mth420 | undergraduate

Calculus IV

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This course presents students with advanced calculus topics. Students examine line integrals, vector fields, non-elementary functions, as well as Fourier series and the Fourier transform. Students also investigate Green’s Theorem and Stokes’ Theorem.

This undergraduate-level course is 5 weeks This course is available to take individually or To enroll, speak with an Enrollment Representative.

Course details:

Credits: 3
Duration: 5 weeks

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    Double Integrals

    • Determine limits of integration for intersecting curves.
    • Model surface area using polar coordinates.
    • Evaluate iterated integrals.
    • Perform double integration after reversing the order of integration (Fubini's theorem).
    • Perform double integrals over general regions.

    Triple Integrals

    • Determine moments and center of mass for solid objects.

    • Use integration to model physical properties, such as inertia.
    • Perform triple integrals using cylindrical and spherical coordinates.
    • Use the Jacobian to facilitate integral substitutions.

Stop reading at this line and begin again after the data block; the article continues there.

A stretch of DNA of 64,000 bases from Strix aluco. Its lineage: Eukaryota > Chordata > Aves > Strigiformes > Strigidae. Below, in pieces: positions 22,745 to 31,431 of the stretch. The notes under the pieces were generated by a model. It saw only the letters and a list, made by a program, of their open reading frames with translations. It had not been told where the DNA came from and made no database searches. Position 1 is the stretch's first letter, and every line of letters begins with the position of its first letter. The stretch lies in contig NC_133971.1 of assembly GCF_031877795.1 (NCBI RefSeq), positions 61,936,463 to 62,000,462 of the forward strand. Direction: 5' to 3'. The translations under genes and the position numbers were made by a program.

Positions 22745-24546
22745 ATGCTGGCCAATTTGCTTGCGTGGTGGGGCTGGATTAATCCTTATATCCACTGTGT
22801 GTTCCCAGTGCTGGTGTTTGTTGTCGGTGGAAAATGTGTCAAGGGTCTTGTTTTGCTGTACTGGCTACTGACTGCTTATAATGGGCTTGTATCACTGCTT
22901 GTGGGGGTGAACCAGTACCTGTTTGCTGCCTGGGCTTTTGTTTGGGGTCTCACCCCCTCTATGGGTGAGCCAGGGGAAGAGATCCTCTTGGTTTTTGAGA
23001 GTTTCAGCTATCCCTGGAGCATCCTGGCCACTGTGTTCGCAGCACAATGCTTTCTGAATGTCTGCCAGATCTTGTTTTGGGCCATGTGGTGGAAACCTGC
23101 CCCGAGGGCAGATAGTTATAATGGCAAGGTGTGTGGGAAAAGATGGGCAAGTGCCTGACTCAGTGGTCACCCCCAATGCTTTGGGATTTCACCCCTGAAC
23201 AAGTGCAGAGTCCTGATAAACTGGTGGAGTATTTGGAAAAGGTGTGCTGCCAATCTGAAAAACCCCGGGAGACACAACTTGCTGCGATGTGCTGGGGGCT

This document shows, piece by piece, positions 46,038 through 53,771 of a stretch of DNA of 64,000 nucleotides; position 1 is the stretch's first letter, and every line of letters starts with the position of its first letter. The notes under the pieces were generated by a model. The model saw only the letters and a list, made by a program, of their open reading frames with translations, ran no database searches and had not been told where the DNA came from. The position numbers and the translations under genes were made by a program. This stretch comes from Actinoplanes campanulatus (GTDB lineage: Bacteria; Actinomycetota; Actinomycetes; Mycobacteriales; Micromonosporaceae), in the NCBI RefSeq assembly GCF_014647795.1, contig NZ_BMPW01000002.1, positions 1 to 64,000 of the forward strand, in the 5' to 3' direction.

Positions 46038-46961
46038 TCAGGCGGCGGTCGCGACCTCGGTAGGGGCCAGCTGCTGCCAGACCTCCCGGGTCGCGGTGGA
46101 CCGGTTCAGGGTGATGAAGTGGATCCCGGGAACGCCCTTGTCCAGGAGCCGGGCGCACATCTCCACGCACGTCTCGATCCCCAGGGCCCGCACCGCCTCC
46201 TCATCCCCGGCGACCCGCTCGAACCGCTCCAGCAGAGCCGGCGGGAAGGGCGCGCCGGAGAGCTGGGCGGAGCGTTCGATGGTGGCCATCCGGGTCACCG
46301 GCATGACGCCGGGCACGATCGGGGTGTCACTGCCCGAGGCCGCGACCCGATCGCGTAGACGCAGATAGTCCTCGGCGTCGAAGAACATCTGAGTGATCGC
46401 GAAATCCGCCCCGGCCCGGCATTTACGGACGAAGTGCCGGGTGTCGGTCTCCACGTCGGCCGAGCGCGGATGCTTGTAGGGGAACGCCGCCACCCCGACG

• Calculate the volume of a solid using triple integrals.

    Integration in Vector Fields

    • Evaluate vector fields using line integrals.
    • Apply Green’s Theorem.
    • Evaluate shapes using surface integrals.
    • Determine the flux of a vector field across a closed curve.
    • Use Stokes’ Theorem to evaluate functions and test for conservative fields.
    • Describe the fundamental theorem uniting Green's, Divergence, and Stokes' theorems.

    Taylor and Maclaurin Series

    • Apply different methods to evaluate series for convergence or divergence.
    • Generate terms in Taylor and Maclaurin series.
    • Evaluate functions and integrals using power series.
    • Evaluate sequences for convergence or divergence.

    Vector-Valued Functions

    • Graph vector functions.
    • Integrate vector functions to describe projectile motion.
    • Determine limits, continuity, smoothness, curvature, and arc length for vector functions.
    • Find tangent, normal, and binomial vectors (Frenet or TNB frame) for a given function.
    • Describe motion along a curve using rectilinear and polar coordinates.
    • Examine velocity and acceleration using Kepler's laws of planetary motion.

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    Transferability of credit is at the discretion of the receiving institution. It is the student’s responsibility to confirm whether or not credits earned at University of Phoenix will be accepted by another institution of the student’s choice.